You already know about the Google Buzz. I think everyone is talking too much about Buzz. While there are so many complains, there are also so many users for the Buzz. Google already said that they would reform Buzz according to the user feedback. You can be connected to Buzz using your PC or your mobile phone. As Google Buzz is integrated with Gmail, it’s also integrated with your browser indirectly. Many users can use different account for Buzz while they use another primary account for e-mail. Then what will you do. Christina Warren of Mashable came up with a solution. She posted a how to tutorial to make a desktop app for your Buzz. Let us look at that.
You can create your own Buzz Application for Windows, Mac or Linux. As a side benefit, you can utilize this technique with practically any web application out there!
The Rundown on SSBs (Site-Specific Browsers)
To create our stand-alone copy of Gmail (and by extension, Google Buzz), we’re going to create what is known as a site-specific browser (SSB). An SSB is a web browser instance that is created specifically for a certain website or web application. It has its own desktop shortcut and can appear as its own application.
Most SSBs will eschew more advanced browser features and add-ons (meaning you see the web page and not the toolbar and navigation components), keeping the focus just on a singular app or app suite. So why would anyone want something like this? Well, it makes it easy to keep a certain website or web app separate and distinguishable from other tabs. It also keeps the focus on just that app. Plus, if your main browser crashes or you accidentally close it, your SSB isn’t affected.
It can also be good for users that want to login to multiple accounts of the same service, depending on what type of SSB tool you use. Plus, for the advanced user, some SSBs support different scripting extensions that can add in extra or custom functionality specifically to that SSB — functions that might not be available for the standard browser.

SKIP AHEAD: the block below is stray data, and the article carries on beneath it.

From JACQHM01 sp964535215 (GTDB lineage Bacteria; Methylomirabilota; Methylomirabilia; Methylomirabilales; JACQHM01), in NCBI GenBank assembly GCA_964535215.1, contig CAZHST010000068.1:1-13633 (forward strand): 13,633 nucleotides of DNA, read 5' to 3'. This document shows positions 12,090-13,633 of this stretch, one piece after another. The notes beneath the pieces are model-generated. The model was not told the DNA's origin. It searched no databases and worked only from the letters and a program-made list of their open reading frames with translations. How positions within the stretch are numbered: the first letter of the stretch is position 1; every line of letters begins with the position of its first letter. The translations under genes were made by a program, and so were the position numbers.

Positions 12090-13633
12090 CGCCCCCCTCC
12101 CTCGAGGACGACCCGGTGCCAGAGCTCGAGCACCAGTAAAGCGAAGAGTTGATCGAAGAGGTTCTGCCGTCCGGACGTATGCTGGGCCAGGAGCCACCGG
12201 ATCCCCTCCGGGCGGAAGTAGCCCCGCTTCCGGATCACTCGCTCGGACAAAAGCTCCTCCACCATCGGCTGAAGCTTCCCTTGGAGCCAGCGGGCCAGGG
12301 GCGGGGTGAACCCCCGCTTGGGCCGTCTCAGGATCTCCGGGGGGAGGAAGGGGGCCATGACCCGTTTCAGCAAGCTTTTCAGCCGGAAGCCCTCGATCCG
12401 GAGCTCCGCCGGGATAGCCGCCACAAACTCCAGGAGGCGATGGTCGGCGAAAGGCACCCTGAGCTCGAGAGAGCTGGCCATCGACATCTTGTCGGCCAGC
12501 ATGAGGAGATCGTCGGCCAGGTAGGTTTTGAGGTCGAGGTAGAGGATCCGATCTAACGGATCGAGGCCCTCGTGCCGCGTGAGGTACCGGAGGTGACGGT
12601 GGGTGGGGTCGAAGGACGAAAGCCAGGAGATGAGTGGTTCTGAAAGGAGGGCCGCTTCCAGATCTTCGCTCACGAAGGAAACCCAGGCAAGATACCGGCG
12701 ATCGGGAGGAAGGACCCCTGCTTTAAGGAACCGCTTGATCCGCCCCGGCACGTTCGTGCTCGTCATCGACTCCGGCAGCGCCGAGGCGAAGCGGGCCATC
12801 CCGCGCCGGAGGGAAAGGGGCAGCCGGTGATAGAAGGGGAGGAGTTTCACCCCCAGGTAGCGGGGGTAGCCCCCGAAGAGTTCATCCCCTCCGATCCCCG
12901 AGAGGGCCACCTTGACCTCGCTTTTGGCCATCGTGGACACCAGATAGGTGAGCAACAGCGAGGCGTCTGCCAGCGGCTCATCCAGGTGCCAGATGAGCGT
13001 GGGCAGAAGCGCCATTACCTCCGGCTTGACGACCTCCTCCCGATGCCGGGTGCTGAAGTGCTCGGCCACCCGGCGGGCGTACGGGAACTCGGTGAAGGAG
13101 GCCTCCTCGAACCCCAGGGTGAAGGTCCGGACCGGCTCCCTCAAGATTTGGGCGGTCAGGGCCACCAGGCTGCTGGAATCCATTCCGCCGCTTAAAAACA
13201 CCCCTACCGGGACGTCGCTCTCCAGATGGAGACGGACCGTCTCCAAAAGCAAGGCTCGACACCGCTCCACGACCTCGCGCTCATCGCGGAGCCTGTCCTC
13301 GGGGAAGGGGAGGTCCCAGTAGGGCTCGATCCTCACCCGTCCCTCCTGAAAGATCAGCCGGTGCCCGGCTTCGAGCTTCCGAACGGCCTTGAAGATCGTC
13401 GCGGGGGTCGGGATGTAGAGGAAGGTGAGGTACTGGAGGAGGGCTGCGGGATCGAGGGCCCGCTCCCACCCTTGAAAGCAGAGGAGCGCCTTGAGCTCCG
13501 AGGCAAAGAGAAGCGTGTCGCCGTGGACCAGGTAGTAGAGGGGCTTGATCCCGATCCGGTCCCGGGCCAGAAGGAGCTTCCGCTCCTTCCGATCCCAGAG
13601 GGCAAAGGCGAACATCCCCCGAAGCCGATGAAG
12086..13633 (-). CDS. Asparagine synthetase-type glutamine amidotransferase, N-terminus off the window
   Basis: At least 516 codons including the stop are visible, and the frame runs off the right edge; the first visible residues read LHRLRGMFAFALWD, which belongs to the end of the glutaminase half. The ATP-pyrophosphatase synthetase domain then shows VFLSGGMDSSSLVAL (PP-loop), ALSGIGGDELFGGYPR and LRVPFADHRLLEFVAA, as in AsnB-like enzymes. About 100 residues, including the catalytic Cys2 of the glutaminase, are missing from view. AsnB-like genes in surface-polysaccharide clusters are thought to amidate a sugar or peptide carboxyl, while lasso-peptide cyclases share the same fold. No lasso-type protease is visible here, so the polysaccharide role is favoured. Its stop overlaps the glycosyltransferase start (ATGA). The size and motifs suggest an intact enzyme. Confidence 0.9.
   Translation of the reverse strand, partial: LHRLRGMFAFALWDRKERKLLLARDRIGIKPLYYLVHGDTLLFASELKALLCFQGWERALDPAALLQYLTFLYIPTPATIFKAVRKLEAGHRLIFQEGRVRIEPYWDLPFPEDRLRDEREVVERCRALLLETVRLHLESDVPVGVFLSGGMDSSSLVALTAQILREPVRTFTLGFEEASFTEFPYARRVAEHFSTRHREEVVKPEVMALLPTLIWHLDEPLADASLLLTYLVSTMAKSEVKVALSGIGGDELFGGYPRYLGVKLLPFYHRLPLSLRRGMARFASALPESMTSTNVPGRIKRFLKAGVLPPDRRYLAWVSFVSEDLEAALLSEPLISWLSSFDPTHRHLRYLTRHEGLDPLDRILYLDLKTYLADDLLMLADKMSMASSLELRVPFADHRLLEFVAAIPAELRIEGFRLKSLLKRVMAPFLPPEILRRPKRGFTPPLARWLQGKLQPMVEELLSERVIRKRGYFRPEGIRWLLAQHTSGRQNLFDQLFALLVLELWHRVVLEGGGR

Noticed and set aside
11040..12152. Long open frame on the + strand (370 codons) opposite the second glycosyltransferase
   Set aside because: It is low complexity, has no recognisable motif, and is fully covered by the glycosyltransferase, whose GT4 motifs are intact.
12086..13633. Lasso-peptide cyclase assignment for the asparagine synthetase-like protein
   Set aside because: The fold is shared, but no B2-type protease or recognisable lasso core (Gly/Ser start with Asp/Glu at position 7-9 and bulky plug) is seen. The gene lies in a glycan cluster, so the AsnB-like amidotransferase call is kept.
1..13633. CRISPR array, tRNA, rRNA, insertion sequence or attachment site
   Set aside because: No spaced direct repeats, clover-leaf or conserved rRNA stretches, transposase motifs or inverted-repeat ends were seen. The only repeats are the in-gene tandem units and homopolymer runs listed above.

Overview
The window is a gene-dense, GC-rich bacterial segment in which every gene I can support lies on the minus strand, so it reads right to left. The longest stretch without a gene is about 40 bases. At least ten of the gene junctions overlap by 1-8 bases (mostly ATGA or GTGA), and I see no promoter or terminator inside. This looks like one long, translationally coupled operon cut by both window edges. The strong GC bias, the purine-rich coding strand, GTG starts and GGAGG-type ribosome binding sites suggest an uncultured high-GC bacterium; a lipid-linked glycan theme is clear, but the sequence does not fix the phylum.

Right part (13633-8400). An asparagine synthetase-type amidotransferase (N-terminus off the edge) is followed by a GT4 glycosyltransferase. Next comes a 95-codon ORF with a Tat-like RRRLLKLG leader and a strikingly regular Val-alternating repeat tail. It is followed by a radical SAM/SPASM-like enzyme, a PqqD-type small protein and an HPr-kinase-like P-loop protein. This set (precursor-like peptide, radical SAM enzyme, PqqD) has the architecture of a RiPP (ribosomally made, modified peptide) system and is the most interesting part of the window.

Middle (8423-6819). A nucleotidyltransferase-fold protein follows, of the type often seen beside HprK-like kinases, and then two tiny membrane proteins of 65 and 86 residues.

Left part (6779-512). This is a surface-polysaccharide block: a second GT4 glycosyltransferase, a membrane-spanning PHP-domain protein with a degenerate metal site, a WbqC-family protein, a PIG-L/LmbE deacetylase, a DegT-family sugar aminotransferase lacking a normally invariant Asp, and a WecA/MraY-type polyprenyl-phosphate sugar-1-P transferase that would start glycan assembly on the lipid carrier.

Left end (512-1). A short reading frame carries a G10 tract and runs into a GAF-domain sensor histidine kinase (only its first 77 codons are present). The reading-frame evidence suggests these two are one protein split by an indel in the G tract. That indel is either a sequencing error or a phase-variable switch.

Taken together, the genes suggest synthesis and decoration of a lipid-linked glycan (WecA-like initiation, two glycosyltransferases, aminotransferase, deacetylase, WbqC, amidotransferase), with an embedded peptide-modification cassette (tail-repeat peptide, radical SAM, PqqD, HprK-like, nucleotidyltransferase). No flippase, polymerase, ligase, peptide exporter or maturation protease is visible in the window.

Choosing the Right Tool
There are a number of different programs for creating your own SSB.
Bubbles for Windows was one of the first general purpose SSB tools. It uses Internet Explorer’s rendering engine, meaning that it will display sites the same same way as Internet Explorer does on your PC. With Bubbles you can see your app from the system tray and get desktop notifications and drag and drop local files to your app.
Bubbles shares cookies with Internet Explorer, meaning that logging into two Gmail accounts at once is not the easiest thing to do. However, if that’s not what you need and you just want a good separate Gmail and Google Buzz client for Windows, you can download the free Bubbles for Gmail SSB.
Fluid for Mac is easy to use and customize, plus you can add in scripts and other additions if you want to get really geeky. It uses Safari’s WebKit rendering engine — so it’s fast — and you can take advantage of any of the Safari add-ons (like Agile Web Solutions’ 1Password), which makes it really slick.
However, like Bubbles, Fluid shares cookies with Safari for Mac. Again, this means that logging into multiple accounts of the same service is pretty much out of the question. We expect this to be fixed in the future, but as for right now, it’s not really an option. For developers that want to have customize an SSB and also distribute it to other users, check out the open source Fluidium project. Fluidium is in many ways the successor to Fluid.